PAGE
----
When it comes to bullying statistics in elementary schools, there’s a lot of alarming news out there. As much as a third of elementary-aged kids report being bullied “often” at school, and 41% of kids who report being bullied expect it will happen again. But the news isn’t all bad. When schools set up anti-bullying programs, the behavior really does decrease. What’s more, these days 46 percent — nearly half — of kids tell an adult when they’re being bullied at school.
Putting a stop to bullying takes the entire school community, and that includes teachers talking about bullying in the classroom, arming kids with ways to respond and ways to ask for help, and including social-emotional lessons about kindness and empathy. To help open up the conversations, here are some of the best books about bullying for kids to read in the classroom!
Books About Bullying for Kids
The Juice Box Bully by Bob Sornson and Maria Dismondy
Written by teachers with a focus on empowering kids to stand up for others, The Juice Box Bully is about a new student named Pete, who is using bullying behavior on the first day of school. However, the other students decide to call it out and instead of being bystanders, intervene with kindness and assertiveness.
Wonder by RJ Palacio
August is a 10-year-old boy who has a severe facial difference. While he has been home-schooled for most of elementary school, his mom decides it’s time for him to head to school. This story captures the thoughts and feelings of August as he is bullied about his looks.
After reading the story, students can sign a pledge to Choose Kind, joining a campaign built around the Wonder after the book was created a movie. In pledging to be kind, students promise not to bully other students but also to be actively more kind! Alternatively, incorporate the National Bullying Prevention Center’s anti-bullying pledge.
Confessions of a Former Bully by Trudy Ludwig
This book about bullying is told from the unusual point of view of the bullier rather than the bullied. Katie gets caught teasing a school friend and is told to meet with the school counselor. It doesn’t take long for Katie to understand how her words have hurt not only the people around her but herself as well.
Stand in My Shoes by Bob Sornson
A big part of learning about this heavy topic is also understanding empathy. By teaching empathy in the classroom students learn to understand one another and build friendships based on trust. Teaching empathy could be one of the answers to decreasing bullying.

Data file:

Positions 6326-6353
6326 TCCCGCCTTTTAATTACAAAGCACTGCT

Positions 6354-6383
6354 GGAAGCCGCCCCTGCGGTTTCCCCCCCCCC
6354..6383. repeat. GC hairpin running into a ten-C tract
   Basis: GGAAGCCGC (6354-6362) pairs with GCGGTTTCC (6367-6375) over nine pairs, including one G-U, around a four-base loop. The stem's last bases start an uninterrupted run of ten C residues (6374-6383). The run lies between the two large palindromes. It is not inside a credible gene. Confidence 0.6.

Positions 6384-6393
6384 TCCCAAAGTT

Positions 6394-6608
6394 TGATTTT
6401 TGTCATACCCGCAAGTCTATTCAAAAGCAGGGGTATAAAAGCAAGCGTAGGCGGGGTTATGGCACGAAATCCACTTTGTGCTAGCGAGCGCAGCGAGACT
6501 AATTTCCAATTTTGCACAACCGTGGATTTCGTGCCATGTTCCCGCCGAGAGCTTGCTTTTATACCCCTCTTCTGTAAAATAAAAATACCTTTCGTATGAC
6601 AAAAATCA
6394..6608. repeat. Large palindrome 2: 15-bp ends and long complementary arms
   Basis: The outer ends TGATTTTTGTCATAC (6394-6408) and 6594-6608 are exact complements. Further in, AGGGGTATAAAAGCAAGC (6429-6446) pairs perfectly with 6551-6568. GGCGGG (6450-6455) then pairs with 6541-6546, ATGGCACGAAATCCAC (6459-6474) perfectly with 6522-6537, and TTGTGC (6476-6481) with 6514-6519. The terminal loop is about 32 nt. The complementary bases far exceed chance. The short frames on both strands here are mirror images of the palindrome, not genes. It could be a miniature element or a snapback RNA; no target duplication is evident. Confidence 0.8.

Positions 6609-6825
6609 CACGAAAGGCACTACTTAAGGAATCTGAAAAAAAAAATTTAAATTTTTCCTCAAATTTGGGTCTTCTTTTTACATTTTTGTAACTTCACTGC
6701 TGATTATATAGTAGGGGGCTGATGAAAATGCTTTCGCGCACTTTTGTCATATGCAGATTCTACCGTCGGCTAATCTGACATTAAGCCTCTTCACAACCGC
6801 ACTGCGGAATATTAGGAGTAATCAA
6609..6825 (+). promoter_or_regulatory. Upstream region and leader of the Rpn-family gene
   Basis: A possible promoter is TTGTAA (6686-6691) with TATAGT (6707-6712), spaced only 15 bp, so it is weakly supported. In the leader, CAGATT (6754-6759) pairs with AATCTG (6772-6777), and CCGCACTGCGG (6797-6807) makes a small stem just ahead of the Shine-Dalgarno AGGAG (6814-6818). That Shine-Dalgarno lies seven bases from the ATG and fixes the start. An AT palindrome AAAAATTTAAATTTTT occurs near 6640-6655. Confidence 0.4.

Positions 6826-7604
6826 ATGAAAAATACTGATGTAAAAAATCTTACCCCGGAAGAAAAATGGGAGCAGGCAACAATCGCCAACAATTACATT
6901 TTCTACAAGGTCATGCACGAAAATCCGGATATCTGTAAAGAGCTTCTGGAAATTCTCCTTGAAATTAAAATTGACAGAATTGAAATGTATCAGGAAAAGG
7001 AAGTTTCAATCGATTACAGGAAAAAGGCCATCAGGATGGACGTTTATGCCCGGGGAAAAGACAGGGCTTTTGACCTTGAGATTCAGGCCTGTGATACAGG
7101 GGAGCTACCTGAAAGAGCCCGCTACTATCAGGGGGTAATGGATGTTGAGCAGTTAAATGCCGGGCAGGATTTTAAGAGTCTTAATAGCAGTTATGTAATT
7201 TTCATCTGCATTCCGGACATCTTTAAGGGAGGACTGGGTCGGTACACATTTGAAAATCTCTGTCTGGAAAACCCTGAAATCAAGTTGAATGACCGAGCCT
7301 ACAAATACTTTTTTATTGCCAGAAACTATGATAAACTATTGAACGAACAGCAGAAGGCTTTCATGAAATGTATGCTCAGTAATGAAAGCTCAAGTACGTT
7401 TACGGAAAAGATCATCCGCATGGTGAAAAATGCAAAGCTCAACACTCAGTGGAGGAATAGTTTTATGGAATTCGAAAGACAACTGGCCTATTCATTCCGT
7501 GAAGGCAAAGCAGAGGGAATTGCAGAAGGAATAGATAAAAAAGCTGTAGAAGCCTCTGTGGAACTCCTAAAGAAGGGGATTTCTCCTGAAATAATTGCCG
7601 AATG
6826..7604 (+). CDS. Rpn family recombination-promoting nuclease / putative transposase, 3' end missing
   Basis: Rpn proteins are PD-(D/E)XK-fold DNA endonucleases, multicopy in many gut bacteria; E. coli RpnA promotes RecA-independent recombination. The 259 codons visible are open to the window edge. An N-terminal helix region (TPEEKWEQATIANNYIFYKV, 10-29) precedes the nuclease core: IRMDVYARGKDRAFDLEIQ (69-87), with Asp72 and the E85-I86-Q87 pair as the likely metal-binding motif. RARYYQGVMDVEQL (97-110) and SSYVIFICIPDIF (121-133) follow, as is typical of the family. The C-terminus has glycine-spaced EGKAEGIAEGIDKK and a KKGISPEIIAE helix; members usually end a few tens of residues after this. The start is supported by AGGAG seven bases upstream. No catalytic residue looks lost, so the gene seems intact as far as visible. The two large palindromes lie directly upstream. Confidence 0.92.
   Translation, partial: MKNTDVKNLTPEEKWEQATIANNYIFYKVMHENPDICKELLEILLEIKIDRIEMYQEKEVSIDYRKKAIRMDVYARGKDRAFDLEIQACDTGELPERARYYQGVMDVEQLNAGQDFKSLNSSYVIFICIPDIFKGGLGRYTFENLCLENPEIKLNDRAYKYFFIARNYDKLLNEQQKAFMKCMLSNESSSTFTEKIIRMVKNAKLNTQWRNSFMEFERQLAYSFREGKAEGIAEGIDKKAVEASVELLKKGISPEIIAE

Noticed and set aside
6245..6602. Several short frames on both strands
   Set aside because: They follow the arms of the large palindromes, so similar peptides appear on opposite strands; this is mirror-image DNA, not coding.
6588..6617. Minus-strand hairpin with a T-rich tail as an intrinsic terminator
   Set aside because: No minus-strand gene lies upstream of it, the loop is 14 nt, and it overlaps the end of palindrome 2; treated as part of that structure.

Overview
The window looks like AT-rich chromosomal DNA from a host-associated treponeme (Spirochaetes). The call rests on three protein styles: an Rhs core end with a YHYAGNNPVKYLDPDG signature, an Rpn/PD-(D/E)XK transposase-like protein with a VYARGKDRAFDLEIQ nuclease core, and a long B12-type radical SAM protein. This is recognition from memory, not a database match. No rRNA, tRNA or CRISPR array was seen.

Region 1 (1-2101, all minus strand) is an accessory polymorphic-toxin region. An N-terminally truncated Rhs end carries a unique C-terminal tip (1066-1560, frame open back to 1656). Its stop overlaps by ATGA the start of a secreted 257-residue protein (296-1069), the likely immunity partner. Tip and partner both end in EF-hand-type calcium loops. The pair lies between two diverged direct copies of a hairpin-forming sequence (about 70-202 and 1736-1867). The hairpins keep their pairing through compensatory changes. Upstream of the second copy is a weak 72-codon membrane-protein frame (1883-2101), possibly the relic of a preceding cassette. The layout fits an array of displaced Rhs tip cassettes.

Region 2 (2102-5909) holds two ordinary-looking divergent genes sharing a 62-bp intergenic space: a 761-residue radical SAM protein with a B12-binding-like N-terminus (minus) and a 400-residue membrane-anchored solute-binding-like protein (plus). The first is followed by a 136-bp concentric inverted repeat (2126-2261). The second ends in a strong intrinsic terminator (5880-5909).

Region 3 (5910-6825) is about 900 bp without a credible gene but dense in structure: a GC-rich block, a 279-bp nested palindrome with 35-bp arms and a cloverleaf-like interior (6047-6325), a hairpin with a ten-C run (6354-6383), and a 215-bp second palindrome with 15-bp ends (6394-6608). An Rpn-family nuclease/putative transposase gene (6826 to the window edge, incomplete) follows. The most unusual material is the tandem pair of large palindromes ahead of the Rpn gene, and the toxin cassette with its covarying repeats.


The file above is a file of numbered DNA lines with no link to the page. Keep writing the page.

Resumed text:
Stand in my Shoes follows Emily when she asks her big sister what the word empathy means.
Extend the activity by having kids take a walk in another’s shoes with a series of task cards designed to help kids boost their empathy skills.
Llama Llama and the Bully Goat by Anna Dewdney
A book from the writer of the popular Llama Llama series, this book about bullying is perfect for the pre-K or kindergarten classroom. The book helps young children understand the sensitive subject of bullying and provides the right guidance for how to deal with this in the school setting.
Chrysanthemum by Kevin Henkes
One of the classics of the books about bullying genre is Kevin Henkes’ well-known book about girl named Chrysanthemum who gets teased about her name. One of the Teach Starter teacher team’s favorite parts of this book? The author carefully wrote the story to show that the students who are teasing are won over, rather than creating a revenge-type situation.
Activity Extension: Print out hearts (this template is free), and lead your class through the Wrinkled Heart Activity.
Dear Bully is a fantastic book about bullying to use to encourage classroom discussions in older children. Featuring 70 different stories about bullying from bystanders, victims and bullies themselves, it’s a raw and heartfelt collection of stories featuring the likes of R.L. Stine, Jon Scieszka, Lauren Oliver, and more well-known authors.
The Invisible Boy By Trudy Ludwig
This is a beautiful story about how small acts of kindness can help children feel included and allow them to flourish. The Invisible Boy focuses on Brian, who nobody seems to notice or include in their playground games until Justin, the new boy, arrives.
Incorporating mindfulness into your classroom? Try a mindfulness chat that’s focused on empathy. Direct students to think of someone in their life who could use some kindness and quietly chant “May they be happy. May they be healthy. May they be safe.”
You, Me and Empathy by Jayneen Sanders
This book about bullying uses verse and beautiful illustrations to model the meaning of empathy. This picture book exposes kids to a range of social situations and acts as a catalyst for rich classroom discussion related to characters and personal experiences. (Also check out the author’s fabulous books about body safety and consent!)
Willow Finds a Way by Lana Button
This relatable story about bullying is told with a whole lot of heart. The story of shy and quiet Willow who just wishes she could find a way to say no to her bossy classmate. It will resonate particularly well with those quieter students in your class who are looking for the courage to stand up for themselves.
Struggling to help shy students? See what the experts have to say!
Stick and Stone by Beth Ferry
This is a beautiful tale of friendship between Stick and Stone. Stick rescues Stone from a difficult situation, but can Stone return the favor? The story shares subtle messages of kindness and compassion, as well as the importance of sticking up for your friends.